They found that prenatal stress, rather than prenatal testosterone levels in the womb, plays a role in a natural desire for physical activity.

"The research shows a link, or relationship, between the brain, behavior and personality traits and the shape of the hand," lead researcher Peter Hurd, of the University of Alberta, said in a news release, UPI reported. "It opens the door to the notion that aspects of one's personality, in this case the desire to exercise, are fixed very early in life."

The study appears in the journal PLoS One.


Drug Cuts Spinal Fracture Risk 68 Percent

In women with osteoporosis, the experimental bone drug denosumab reduced the risk of spinal fractures by 68 percent, the risk of hip fractures by 40 percent, and the risk of all fractures outside the spine by 20 percent, according to a study released Tuesday by drug maker Amgen.

The study of 7,800 postmenopausal women found that 2.3 percent of those who took the drug suffered a vertebral fracture, compared with 7.2 percent of those who took a placebo. That 68 percent relative risk reduction compares favorably with the 40 to 50 percent reductions achieved in clinical trials by drugs currently used to treat osteoporosis, The New York Times reported.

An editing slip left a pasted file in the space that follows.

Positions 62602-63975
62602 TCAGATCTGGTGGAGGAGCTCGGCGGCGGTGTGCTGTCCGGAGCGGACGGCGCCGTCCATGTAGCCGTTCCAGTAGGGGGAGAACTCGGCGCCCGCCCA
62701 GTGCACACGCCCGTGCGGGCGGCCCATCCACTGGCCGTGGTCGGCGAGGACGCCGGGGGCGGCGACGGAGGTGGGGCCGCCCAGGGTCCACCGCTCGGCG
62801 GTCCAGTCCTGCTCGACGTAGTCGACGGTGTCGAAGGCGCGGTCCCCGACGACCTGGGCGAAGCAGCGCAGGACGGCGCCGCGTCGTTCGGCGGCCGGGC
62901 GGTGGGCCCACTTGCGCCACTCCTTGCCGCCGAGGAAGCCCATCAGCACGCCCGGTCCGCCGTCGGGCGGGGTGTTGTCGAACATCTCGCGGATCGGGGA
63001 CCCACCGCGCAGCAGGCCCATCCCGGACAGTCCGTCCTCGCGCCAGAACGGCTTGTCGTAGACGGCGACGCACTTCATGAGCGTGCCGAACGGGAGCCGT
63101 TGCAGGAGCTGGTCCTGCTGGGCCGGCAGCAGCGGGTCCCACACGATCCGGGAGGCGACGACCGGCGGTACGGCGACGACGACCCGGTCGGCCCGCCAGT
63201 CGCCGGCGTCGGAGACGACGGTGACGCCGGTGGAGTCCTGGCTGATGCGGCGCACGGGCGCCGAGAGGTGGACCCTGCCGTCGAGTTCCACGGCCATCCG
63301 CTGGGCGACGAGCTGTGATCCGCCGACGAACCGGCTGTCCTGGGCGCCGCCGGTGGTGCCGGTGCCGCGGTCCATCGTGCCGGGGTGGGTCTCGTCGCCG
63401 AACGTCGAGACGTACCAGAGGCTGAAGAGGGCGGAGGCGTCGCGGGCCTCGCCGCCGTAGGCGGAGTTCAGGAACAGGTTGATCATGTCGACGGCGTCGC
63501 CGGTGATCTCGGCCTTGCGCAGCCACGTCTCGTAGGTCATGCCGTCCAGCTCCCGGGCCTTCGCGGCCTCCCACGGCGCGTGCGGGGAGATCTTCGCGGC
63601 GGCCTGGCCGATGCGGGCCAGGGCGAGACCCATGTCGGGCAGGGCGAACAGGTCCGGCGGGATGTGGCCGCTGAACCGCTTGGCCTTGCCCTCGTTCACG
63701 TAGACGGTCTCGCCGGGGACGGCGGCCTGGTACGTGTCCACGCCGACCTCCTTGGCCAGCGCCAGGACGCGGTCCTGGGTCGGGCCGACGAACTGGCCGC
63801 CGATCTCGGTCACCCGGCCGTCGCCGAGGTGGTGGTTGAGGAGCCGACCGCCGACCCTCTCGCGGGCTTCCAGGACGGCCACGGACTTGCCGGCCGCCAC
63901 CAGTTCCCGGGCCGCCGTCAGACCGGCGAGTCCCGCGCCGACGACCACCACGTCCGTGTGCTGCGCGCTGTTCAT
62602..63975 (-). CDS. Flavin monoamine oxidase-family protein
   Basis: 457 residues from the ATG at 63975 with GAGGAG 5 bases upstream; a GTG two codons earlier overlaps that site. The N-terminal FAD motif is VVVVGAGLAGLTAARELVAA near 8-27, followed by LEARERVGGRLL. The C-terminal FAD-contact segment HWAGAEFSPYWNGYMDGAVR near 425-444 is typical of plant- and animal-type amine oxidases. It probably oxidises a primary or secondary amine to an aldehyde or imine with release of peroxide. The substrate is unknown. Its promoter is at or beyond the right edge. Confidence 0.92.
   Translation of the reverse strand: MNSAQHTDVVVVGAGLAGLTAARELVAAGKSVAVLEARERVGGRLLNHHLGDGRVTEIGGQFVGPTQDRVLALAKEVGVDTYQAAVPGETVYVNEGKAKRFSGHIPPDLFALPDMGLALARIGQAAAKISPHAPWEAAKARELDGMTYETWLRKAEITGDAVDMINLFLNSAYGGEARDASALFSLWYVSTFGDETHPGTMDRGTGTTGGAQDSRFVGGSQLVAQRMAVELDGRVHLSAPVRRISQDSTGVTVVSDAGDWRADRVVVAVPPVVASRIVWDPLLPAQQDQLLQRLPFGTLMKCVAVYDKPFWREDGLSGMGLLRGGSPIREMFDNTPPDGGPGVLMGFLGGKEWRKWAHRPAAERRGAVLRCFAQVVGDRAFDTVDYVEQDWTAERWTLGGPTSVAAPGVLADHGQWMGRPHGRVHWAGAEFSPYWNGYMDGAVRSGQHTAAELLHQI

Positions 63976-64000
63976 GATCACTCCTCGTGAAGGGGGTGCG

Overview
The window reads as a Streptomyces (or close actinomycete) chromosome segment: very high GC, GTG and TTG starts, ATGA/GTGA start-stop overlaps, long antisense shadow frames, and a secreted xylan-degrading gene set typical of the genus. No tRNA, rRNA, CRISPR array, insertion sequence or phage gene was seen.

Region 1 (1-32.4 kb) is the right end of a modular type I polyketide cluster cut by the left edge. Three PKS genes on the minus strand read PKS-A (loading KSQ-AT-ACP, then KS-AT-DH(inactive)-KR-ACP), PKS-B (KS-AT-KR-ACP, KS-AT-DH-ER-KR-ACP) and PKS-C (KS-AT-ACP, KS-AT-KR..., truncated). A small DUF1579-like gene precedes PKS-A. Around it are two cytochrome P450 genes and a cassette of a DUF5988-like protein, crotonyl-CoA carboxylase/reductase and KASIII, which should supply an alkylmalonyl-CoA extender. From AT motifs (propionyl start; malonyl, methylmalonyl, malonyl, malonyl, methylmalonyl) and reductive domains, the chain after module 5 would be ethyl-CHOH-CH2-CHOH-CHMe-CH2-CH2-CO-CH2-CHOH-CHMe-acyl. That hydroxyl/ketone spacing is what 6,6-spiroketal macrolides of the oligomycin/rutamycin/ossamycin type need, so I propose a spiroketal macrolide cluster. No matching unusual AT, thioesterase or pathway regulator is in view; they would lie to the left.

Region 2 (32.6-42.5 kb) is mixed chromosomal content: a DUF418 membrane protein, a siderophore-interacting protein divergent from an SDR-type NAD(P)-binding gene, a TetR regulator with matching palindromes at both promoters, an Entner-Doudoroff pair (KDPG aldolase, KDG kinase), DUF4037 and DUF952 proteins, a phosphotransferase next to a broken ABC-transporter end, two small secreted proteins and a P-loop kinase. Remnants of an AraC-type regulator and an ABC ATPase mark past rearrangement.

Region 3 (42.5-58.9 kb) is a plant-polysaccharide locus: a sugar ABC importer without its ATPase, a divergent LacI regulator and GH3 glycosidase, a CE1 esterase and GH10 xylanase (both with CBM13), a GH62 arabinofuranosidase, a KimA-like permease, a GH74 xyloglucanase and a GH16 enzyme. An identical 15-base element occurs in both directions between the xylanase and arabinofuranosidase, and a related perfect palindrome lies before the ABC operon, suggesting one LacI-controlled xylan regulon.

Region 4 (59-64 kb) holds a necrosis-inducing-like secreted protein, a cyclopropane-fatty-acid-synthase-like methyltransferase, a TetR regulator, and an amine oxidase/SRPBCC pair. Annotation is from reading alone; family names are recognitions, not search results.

The 40 percent reduced risk of hip fracture noted in women who took denosumab is as good or better than that results seen with other drugs.

However, the study did find that 4.3 percent of women who took denosumab suffered serious infections, compared with 3.4 percent of those who took the placebo. While not statistically significant, the increased risk of infection could concern government regulators, The Times reported.

The study was presented at the annual meeting of the American Society for Bone and Mineral Research. It's expected Amgen will apply for U.S. Food and Drug Administration approval of denosumab by early next year.


Alzheimer's Drug Study Produces Inconclusive Results

Disappointing results from a midstage study on the experimental Alzheimer's drug AZD3480 were announced Monday by U.S.-based Targacept Inc. and U.K.-based AstraZeneca.

The findings from the 567-patient study were inconclusive because data from both AZD3480 and the comparison drug donepezil (brand name Aricept) weren't statistically significant. In addition, patients who took a placebo showed an improvement in brain function, the Associated Press reported.

The unclear results mean another midstage clinical trial may be needed.

It's likely the future of AZD3480's development will be decided in December, AstraZeneca said.